Jean Van De Velde may have lost the British Open in one of the greatest collapses in golf history today, but he definitely has not lost his sense of humor or his sense of perspective.
Following his defeat in a four-hole playoff with Justin Leonard and eventual champion Paul Lawrie of Scotland, Van De Velde smiled and said, "We're going to go through everything except 18, okay? . . . I made plenty of friends here because a Scottish man won. That's something good."
But something dreadful happened to the sweet-tempered Frenchman when he made a triple-bogey 7 at the 72nd hole at Carnoustie, when all he needed for his first major championship was a double bogey or better.
He had taken a five-shot lead into the final round, lost it all after 11 holes, got it back and took a three-shot lead into the final hole. Then he threw it all away with some questionable shot and club selections that ultimately cost him the claret jug.
Van De Velde forever will be questioned about his decision to use a 2-iron from the rough on his second shot instead of simply hacking his ball back toward the fairway and playing for bogey -- even double bogey -- to clinch only the second victory of his 11-year career.
Van De Velde insisted that he never hesitated on that 2-iron shot, which crashed into the grandstand, bounced off the rock wall edging the Barry Burn, found deep rough and led to a third shot that landed in the burn. After he took a drop, his fifth shot went into a greenside bunker, and he needed a dicey six-foot putt just to save the triple bogey and limp into the playoff.
"I don't think there are too many players with that lie who wouldn't have hit a 2-iron," Van De Velde said. "It's sad, it's very sad. Can I go play it again? Going to a 2-iron was not that impossible. I went for it. There was plenty of room for it, but I pushed it a little, that is all. Because of this experience, maybe I would hit a wedge next time, but I don't think so."
Davis Love III, who was pulling hard for his friend Leonard to win the tournament, was only half-joking in replying "9-iron, 9-iron, 9-iron" when asked how Van De Velde should have played the 72nd hole. Love called the triple bogey "the most disastrous thing I've ever seen in sports."
Van De Velde had started badly today, with bogeys on two of his first three holes, then made bogeys on two of his first three back-nine holes. But his competitors were either collapsing or unable to make a charge.
His playing partner, Australian Craig Parry, even had taken a brief one-shot lead through 11 holes until his own disastrous triple bogey at the 383-yard 12th. Argentina's Angel Carbrera, eight back at the start of play, shot 70 and tied for fourth with Parry. But he couldn't get close enough to give himself many birdie chances, the same fate that befell sixth-place finisher Greg Norman (72 -- 293).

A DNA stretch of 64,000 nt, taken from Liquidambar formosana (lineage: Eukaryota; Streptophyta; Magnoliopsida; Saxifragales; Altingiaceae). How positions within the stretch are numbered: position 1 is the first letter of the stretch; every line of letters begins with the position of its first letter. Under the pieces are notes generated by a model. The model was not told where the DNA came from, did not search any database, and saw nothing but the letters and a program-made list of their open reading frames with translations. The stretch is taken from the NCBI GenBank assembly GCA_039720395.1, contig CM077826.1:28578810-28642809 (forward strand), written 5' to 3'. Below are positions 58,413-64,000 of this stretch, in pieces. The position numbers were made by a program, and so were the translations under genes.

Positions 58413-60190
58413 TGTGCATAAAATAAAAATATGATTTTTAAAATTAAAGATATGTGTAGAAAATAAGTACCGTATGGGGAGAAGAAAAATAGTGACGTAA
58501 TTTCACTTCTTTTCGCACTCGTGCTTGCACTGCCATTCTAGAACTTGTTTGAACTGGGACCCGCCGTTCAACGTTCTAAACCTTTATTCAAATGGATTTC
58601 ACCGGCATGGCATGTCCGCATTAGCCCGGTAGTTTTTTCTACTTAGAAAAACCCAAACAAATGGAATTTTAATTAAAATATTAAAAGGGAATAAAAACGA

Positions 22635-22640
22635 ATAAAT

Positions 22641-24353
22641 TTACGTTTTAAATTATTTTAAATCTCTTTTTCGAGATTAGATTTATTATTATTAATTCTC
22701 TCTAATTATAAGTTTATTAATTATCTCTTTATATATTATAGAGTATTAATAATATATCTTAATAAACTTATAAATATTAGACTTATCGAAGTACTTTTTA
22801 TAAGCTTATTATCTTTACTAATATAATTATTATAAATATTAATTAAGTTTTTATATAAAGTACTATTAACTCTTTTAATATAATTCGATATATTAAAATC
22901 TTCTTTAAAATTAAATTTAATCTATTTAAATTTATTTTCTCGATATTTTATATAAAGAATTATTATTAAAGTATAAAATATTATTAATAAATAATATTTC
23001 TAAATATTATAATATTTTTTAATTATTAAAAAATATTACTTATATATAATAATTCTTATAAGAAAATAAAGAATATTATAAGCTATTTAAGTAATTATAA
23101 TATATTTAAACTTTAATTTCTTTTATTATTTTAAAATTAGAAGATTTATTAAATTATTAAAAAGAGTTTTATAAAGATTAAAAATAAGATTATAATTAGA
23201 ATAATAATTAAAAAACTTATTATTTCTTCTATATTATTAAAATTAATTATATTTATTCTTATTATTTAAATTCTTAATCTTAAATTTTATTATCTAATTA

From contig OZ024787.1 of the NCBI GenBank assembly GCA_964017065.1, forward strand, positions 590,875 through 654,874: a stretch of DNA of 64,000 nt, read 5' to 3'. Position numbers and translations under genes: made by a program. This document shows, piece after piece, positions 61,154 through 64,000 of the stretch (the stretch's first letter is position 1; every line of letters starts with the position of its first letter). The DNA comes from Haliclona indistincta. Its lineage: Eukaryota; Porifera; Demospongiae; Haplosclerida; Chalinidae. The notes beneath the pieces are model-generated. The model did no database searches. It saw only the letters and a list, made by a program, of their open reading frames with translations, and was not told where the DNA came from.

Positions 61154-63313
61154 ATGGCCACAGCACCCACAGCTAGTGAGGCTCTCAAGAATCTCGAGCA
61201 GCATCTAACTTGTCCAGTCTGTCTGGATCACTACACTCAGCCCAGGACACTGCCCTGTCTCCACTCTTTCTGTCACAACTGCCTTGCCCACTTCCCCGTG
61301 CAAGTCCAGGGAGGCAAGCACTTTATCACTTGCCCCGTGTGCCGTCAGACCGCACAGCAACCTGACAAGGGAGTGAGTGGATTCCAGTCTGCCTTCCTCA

Tiger Woods was 7 over through 11 holes but couldn't make his putts. He lipped out twice and missed at least three birdie putts by an inch before finishing with a 74 and 10-over 294 that left him tied for seventh with Love and David Frost.
Still, Van De Velde said he had no regrets about anything that happened to him this past week.
"I would say I have played 71 holes very well. I kept my composure and my head. I didn't need to go for glory that wasn't even glory [the 2-iron shot]. That wasn't something absolutely mad I was trying to do. It just came out to be a nightmare.
"It's like if I would have been in the middle of the fairway with all of you standing behind the green. Would you have understood if I had pulled out a wedge? Would you have thought, `What the hell is he doing?'
"A lot of good things happened this week. I proved I could be there, and that's a positive thing. The only guy it will hurt is myself and the people around me. It's a game, it's just a game. . . . It's not life and death. It's your name on a trophy. At the end of the day, 200 years from now, who will even remember?"
As Van De Velde stepped out of the press tent and into the rain to answer questions under an umbrella for the television cameras, his wife, Brigitte, was not far away. She heard him talk about life going on, and she smiled and said she was "so proud" of her husband and how he was handling this crushing defeat.
"I am quite happy with what he did," she said. "He went for it on every shot, maybe too much." On the 18th hole of regulation, "I was just watching. I was very nervous, of course. But I know it's not over. Anything can happen. He had to play that way -- he had played that way all week. Perhaps he went too far.
"C'est la vie."
CAPTION: Jean Van De Velde wades into trouble on 18th hole at British Open. Despite collapse, the Frenchman kept cool. "It's a game, it's just a game," he said.